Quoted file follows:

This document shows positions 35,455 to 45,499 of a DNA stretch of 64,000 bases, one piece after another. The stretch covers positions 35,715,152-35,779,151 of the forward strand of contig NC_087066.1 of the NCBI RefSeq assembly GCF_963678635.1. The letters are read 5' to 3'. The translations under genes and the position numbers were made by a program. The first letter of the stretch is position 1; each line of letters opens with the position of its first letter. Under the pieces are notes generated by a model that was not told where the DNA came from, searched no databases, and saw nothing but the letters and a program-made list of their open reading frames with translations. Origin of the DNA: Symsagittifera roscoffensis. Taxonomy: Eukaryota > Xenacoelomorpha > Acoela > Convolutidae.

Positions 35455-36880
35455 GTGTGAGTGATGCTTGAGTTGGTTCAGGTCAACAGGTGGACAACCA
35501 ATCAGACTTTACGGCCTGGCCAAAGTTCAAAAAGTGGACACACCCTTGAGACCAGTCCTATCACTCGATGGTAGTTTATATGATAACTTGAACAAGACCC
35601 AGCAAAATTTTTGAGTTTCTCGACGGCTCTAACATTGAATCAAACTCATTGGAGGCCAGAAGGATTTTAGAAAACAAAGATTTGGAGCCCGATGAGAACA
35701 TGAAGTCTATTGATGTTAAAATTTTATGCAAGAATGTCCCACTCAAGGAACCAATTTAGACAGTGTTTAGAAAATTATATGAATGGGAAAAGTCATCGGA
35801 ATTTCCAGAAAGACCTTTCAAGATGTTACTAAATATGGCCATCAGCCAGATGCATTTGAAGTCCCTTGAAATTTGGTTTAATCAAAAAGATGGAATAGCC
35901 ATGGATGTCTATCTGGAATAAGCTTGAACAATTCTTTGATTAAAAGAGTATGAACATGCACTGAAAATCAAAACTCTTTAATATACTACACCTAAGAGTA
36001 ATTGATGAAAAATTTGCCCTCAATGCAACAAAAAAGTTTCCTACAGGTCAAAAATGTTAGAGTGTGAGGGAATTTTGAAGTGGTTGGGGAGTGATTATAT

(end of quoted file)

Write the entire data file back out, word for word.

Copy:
This document shows positions 35,455 to 45,499 of a DNA stretch of 64,000 bases, one piece after another. The stretch covers positions 35,715,152-35,779,151 of the forward strand of contig NC_087066.1 of the NCBI RefSeq assembly GCF_963678635.1. The letters are read 5' to 3'. The translations under genes and the position numbers were made by a program. The first letter of the stretch is position 1; each line of letters opens with the position of its first letter. Under the pieces are notes generated by a model that was not told where the DNA came from, searched no databases, and saw nothing but the letters and a program-made list of their open reading frames with translations. Origin of the DNA: Symsagittifera roscoffensis. Taxonomy: Eukaryota > Xenacoelomorpha > Acoela > Convolutidae.

Positions 35455-36880
35455 GTGTGAGTGATGCTTGAGTTGGTTCAGGTCAACAGGTGGACAACCA
35501 ATCAGACTTTACGGCCTGGCCAAAGTTCAAAAAGTGGACACACCCTTGAGACCAGTCCTATCACTCGATGGTAGTTTATATGATAACTTGAACAAGACCC
35601 AGCAAAATTTTTGAGTTTCTCGACGGCTCTAACATTGAATCAAACTCATTGGAGGCCAGAAGGATTTTAGAAAACAAAGATTTGGAGCCCGATGAGAACA
35701 TGAAGTCTATTGATGTTAAAATTTTATGCAAGAATGTCCCACTCAAGGAACCAATTTAGACAGTGTTTAGAAAATTATATGAATGGGAAAAGTCATCGGA
35801 ATTTCCAGAAAGACCTTTCAAGATGTTACTAAATATGGCCATCAGCCAGATGCATTTGAAGTCCCTTGAAATTTGGTTTAATCAAAAAGATGGAATAGCC
35901 ATGGATGTCTATCTGGAATAAGCTTGAACAATTCTTTGATTAAAAGAGTATGAACATGCACTGAAAATCAAAACTCTTTAATATACTACACCTAAGAGTA
36001 ATTGATGAAAAATTTGCCCTCAATGCAACAAAAAAGTTTCCTACAGGTCAAAAATGTTAGAGTGTGAGGGAATTTTGAAGTGGTTGGGGAGTGATTATAT